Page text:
Moses was in the mountain for forty days and he “delayed to come down from the mountain” (Ex 32:1). Within time, people grew impatient. As they could not see their leader, they lost hope. In their anxiety, they did not have the patience to wait for Moses to come back; they had no patience to wait for the ‘time of God.’ Instead, they wanted something, something tangible, spectacle or liturgical, something that satisfies them at that particular moment.
“Moses, the leader, the one in charge, the reassuring guide; and this became unbearable.
Thus, the people called for a visible god” (Lumen Fidei, 13). Idolatry is thus connected with the frustration of the people, with the impatience of people to look after their interest and desires than the will of God. It exemplifies human arrogance and impatience. While losing the leader or direction of life, or while confronting some unexpected events, there is a tendency for the human to be impatient and to depend on something tangible, visible and consoling. The idol thus is a projection of self against objects or projects. Instead of one and true God, idolatry may lead us to many temporal and tangible things, a kind of false assumptions, thinking that those things may satisfy us. Apart from worshipping some false objects, idolatry is an attitude of the heart. When one prefers to do something just because that is comfortable for him, he forgets the Lord and places the material benefits instead of the Lord. “Once man has lost the fundamental orientation which unifies his existence, he breaks down into the multiplicity of his desires; in refusing to await the time of promise, his life-story disintegrates into a myriad of unconnected instants. Idolatry, then, is always polytheism, an aimless passing from one lord to another. Idolatry does not offer a journey but rather a plethora of paths leading nowhere and forming a vast labyrinth” (Lumen Fidei, 13).
Idols of Today
When we speak of idolatry and idols, it seems to be things from another age, or some other cultures other than Christians! But in reality, they are of all ages, it can be in Christianity as well. Even though one grows up with a Christian name and in a Christian family, if his referential point is not Christ or gospel, there is the possibility to fall into the pit of idolatry.
Our point of reference is deeply related to our convictions about God on the existential plane. It is the question concerning what takes at the centre of our life and on whom our actions and thoughts depend. In a very simple term, idolatry consists of divinizing what is not God. As the Catechism of the Catholic Church tells, “human being commits idolatry whenever they honour and revere a creature in place of God” (CCC, 2113). Idolatry thus became selective.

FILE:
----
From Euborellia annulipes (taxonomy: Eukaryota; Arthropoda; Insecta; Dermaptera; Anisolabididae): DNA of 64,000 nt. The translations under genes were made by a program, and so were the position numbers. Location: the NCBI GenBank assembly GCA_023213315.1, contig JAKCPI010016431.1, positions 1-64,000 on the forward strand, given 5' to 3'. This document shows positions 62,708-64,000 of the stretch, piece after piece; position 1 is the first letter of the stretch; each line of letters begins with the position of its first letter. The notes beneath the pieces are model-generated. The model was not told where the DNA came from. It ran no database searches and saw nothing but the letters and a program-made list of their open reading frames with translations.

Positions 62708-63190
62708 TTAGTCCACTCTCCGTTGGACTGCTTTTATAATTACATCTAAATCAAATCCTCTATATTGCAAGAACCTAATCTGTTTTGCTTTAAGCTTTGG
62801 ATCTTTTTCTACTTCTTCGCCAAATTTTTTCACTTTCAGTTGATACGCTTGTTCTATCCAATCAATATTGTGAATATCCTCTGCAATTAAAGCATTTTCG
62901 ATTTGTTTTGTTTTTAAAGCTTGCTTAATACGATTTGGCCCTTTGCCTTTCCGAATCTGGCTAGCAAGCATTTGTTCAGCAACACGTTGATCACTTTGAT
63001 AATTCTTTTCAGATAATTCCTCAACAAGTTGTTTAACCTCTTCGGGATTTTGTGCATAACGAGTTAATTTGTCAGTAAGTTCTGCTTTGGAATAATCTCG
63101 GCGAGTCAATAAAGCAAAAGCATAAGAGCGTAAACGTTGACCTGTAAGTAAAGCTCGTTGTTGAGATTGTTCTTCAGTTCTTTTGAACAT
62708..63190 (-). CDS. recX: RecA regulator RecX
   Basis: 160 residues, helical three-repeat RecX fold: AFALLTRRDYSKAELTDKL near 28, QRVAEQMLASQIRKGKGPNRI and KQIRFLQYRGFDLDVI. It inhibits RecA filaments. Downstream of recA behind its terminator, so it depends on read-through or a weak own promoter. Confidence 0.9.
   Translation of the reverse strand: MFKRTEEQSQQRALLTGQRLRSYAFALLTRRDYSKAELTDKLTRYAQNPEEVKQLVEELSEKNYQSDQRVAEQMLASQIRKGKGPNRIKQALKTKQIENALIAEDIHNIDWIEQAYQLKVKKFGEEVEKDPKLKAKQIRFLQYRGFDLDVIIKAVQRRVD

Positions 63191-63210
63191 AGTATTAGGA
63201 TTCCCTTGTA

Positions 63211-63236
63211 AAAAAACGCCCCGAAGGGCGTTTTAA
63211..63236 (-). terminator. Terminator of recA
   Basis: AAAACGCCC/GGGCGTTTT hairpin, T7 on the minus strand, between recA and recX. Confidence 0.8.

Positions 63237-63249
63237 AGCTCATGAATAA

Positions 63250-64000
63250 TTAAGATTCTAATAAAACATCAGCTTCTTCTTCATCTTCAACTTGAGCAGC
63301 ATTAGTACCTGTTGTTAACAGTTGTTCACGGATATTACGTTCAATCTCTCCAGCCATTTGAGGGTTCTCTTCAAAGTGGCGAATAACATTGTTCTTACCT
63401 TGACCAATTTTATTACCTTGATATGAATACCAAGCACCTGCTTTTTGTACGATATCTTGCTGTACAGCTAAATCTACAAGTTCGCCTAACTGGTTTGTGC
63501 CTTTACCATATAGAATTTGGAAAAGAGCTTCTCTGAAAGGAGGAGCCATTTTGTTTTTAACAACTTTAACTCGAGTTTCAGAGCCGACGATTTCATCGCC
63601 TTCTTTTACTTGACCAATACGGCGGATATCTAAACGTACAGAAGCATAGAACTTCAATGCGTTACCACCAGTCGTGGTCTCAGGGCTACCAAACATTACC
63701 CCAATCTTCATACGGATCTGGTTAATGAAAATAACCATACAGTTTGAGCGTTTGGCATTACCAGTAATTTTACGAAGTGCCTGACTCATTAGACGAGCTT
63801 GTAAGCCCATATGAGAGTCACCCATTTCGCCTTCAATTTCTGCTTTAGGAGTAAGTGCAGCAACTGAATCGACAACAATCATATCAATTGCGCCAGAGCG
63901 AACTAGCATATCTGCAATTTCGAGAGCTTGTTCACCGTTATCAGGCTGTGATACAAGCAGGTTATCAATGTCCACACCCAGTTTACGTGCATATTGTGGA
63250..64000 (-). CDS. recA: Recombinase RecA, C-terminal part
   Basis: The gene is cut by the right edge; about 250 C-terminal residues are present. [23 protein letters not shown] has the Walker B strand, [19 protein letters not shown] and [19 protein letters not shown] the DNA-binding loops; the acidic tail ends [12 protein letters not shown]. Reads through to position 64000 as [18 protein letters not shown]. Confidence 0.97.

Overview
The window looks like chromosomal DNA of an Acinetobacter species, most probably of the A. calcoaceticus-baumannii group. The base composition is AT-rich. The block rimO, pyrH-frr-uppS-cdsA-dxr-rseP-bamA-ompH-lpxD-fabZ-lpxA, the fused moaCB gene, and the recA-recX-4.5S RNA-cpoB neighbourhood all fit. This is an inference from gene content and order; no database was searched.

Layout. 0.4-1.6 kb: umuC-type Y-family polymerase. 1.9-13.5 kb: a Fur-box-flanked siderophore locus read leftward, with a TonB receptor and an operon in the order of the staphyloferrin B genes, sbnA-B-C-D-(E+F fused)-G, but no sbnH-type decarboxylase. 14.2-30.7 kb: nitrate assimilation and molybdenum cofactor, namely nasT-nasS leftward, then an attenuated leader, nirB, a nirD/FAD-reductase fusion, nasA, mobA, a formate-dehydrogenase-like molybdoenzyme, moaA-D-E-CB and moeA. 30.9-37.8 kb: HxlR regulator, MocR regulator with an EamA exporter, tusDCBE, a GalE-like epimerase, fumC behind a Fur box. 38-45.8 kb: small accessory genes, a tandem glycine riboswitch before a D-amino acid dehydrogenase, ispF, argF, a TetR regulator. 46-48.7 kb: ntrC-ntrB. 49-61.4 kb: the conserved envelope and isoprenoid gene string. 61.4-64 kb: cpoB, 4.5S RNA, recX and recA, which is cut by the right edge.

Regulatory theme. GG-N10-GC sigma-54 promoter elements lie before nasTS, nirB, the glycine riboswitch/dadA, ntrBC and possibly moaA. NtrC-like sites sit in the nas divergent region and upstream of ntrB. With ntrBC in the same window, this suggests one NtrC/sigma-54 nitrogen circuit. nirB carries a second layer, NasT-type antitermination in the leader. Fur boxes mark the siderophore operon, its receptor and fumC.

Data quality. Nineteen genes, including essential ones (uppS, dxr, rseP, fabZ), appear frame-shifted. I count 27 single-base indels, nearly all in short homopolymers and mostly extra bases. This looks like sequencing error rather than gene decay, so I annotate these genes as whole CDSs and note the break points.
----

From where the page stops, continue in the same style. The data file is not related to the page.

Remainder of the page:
“It makes you think about the good things it gives you but doesn’t allow you to see the bad things,” says Pope Francis. Whenever one deviate from true God and place his trust in material things, it becomes idolatry. Pope Francis points out many substitutes for God today, like wealth and power, economic and socio-political system, science and technology and so on. When Christians focus solely on the external manifestations of God, some temporal satisfaction for our self-imagined projections, it becomes idolatry. Idolatry thus leads to wrong religiosity.
When religion turns away from its essence and concentrate only on the externalities or rituals and fails to be authentic, its articulations become mere mimic with ‘religious idols.’ When people are overwhelmed by their problems, bewilderment, anxiety, and depression, it is easy to manipulate them by narrating some fake stories, stimulating their natural urges and giving hallucinated interpretations of the scriptures. Religious idolatry can indeed placate the emptiness for short period and people may have some relaxations, but it neither deepens their faith nor leads to real convictions and conversion. Mostly, it may offer some psychological satisfaction to certain frustrated feelings and experiences. In such a movement, the folk either anthropomorphize God or conceptualize God in mundane, earthly terms. God is conceived as a special ‘Big Person,’ one who accomplish our dreams and blesses us with material well-being and prosperity. When our religious beliefs and strategies are successful in the short run, we derive some surrogate life by believing we do all the right things, embrace all the right interpretations of Scripture, hold to all the right doctrines, engage all the right rituals, and display the right spirituality. Pascal Boyer terms it in terms of ‘tragedy of the theologian.’ It means when religious cognition tends to revert to ordinary, more intuitive modes of reasoning, persistently in a direction away from the sophisticated concepts that theologians develop. In such an ideology, people promote exclusivity, racism and hate deliberately, both implicitly and explicitly. It not only subverts the idea of authenticity of religion but also widens intolerance and fanaticism. This practice of religious idolatry gets even more surrogate life by looking down on those who do not do and believe ‘all the right things’ that they do. They may express ‘holy anger’ toward those who do not conform to their way of thinking and behaving.
To overcome the pitfalls of idolatry, we have to choose God above all and be alert about the temptation of ‘false gods’ in everyday life. We have to commit wholeheartedly to God without reservation. Instead of deceiving ourselves and making a god after our image, let us accept what God says of Himself in the Bible and worship and serve the true God. Authentic means not false or copied. It is something genuine, real, trustworthy, reliable, being accurate in the representation of the facts. To be authentic Christians, we must stop living and acting like the world, but honour Jesus Christ in every facet of our lives; both in and out of the church. When people forget the fundamental message of the gospel and use ‘methods of the world’ in an attempt to accomplish God’s work, they are pursuing the world instead of pursuing God. The question we should ask ourselves should be – what are the idols that we keep in our heart, that hidden place where we feel good, that distances us from the living God.